Dark Streets Cause Fear for Workers


Postmen and women in Exeter have asked for streetlighting to be put back on as they fear for their safety.

Devon County Council began the switch to part-night lighting in April. The switch-off took place from midnight until 5:30am. Concerned citizens involved their local MP Ben Bradshaw.

Bradshaw said: "Devon County Council's Exeter streetlight switch off has been a disaster from the start. It must now be reviewed. Local councillors and I have been inundated with complaints from residents. Now, local postmen and women and Royal Mail management have raised serious safety concerns. They start work in the dark and, if we get wintry weather, will face additional hazard. They are quite right to call on the council to introduce energy saving technology instead. This is what we've called for from the start and the council has still not explained why it won't do it."

Health and Safety representative for the Communication Workers Union's Western Counties Branch, Darren Rowbotham, said: "It means [residents and postal workers] are now starting their day in complete darkness, which is hazardous enough, but will be much worse in wintry weather, street lighting or even dimming it could have serious implications.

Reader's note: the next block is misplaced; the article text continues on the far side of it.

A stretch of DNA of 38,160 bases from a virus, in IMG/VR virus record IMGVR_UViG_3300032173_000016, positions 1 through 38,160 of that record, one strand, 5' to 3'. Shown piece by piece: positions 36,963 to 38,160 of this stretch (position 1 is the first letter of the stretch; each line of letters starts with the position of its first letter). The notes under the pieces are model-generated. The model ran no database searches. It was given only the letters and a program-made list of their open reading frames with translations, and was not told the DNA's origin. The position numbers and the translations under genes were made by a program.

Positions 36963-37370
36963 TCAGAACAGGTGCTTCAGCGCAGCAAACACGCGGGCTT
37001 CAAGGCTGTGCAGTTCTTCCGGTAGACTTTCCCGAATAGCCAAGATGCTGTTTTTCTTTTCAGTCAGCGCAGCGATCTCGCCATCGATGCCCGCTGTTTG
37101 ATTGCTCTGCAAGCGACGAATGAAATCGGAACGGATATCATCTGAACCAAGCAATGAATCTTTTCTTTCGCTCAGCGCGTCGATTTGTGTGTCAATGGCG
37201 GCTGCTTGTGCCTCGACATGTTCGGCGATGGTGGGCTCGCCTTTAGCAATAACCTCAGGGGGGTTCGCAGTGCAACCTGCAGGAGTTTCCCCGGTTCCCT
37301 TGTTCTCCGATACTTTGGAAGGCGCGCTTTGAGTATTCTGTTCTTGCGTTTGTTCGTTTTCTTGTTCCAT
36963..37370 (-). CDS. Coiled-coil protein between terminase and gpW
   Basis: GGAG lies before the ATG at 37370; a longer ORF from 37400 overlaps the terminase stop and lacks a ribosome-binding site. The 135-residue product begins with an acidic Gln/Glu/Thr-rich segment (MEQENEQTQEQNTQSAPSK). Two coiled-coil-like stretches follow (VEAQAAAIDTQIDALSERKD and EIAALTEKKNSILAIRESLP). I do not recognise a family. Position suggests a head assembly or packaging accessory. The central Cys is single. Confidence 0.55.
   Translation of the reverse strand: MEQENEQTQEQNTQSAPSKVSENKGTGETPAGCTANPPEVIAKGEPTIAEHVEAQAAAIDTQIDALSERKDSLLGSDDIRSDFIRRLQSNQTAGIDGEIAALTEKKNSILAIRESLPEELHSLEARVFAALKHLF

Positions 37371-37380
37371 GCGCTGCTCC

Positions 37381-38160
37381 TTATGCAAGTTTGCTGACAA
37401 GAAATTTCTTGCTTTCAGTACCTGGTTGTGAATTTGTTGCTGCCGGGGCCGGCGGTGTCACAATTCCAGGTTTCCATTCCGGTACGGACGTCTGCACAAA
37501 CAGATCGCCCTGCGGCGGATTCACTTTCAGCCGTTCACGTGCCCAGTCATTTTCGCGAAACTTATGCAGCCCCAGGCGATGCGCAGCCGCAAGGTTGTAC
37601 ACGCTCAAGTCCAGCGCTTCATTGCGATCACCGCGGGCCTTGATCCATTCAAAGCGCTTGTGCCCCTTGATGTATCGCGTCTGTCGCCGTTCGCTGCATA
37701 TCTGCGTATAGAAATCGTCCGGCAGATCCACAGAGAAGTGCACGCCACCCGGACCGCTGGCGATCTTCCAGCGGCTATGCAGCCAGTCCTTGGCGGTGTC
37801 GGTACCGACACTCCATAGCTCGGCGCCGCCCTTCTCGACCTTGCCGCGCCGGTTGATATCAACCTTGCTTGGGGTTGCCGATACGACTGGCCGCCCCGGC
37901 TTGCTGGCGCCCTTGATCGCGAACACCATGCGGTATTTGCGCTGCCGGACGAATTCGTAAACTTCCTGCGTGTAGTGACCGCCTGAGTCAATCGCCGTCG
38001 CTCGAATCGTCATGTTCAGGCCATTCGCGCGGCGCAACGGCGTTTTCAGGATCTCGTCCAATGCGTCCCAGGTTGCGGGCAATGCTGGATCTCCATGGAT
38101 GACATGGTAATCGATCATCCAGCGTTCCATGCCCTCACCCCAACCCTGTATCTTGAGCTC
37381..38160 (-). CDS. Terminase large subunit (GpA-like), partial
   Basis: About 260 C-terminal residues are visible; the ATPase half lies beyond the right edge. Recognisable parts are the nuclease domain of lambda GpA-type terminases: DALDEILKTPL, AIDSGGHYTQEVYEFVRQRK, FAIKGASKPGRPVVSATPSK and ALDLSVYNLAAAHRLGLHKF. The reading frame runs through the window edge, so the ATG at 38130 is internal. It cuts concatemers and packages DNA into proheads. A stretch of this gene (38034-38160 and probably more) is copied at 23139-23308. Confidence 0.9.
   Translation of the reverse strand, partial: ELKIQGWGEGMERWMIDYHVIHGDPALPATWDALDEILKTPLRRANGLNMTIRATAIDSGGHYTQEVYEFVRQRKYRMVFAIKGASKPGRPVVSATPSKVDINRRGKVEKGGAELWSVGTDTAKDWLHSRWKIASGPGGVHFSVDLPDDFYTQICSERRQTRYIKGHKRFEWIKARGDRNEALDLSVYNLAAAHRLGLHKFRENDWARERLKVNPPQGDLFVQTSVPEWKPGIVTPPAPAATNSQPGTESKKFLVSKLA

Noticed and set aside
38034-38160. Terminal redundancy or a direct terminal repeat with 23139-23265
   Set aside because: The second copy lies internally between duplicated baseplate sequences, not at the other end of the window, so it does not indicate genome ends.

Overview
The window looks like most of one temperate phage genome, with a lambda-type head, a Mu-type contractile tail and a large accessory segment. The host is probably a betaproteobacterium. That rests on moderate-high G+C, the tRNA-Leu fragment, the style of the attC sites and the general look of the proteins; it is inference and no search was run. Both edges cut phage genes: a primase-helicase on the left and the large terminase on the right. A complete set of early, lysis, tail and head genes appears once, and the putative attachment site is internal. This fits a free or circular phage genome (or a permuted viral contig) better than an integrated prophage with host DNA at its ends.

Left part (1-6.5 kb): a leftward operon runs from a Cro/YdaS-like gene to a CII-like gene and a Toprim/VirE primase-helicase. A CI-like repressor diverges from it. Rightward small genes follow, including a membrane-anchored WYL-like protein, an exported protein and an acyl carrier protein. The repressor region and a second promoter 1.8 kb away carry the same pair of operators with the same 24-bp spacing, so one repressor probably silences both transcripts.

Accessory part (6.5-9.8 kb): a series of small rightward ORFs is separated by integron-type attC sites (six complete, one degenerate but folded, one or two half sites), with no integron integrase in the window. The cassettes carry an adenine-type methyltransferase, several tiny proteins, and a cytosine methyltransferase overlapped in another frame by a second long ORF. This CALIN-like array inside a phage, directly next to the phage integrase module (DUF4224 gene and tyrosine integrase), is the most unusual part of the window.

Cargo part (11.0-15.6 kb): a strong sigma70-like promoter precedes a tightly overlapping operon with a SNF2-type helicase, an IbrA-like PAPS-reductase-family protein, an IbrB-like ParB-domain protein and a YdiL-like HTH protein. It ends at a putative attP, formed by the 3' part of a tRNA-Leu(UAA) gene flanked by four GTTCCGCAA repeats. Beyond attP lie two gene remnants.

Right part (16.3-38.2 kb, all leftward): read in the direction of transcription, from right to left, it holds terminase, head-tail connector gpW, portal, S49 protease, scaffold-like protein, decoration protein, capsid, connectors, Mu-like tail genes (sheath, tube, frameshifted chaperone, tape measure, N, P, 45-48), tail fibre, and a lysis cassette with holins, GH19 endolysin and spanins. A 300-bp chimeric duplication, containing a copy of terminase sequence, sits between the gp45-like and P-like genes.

"We believe the decision to turn off the streetlights has led to an increase in the 'fear factor' among our staff and residents of Exeter. Streetlighting improves safety for our drivers, bicycle riders and pedestrians many of whom walk to work in the dark using mobile phones to light the way ahead. Another fear is now that the weather is changing and getting colder, without streetlights this journey will be a greater hazard for the delivery staff with black ice, snow, wind and rain all adding to an already hazardous journey. A tragic example of these risks becoming a reality is the death of a Bedfordshire student who died having been hit by a taxi last December. At the inquest, the coroner ruled that a lack of streetlighting had materially contributed to his death.

"We feel councils should only reduce lighting if they are sure it will not lead to an increase in accidents or put personal safety at risk, which is something we feel strongly has not happened in Exeter, and we fear fatal accidents may arise from the darkness. While appreciating the difficult task faced by local authorities in dealing with such cuts to budgets, there must be a balance between reducing expenditure without creating an increased risk to the general public. Other councils are investigating the possibility of achieving costs savings by switching to modern LED streetlighting. Upgrading the streetlighting will bring in electricity cost savings in the medium to long term."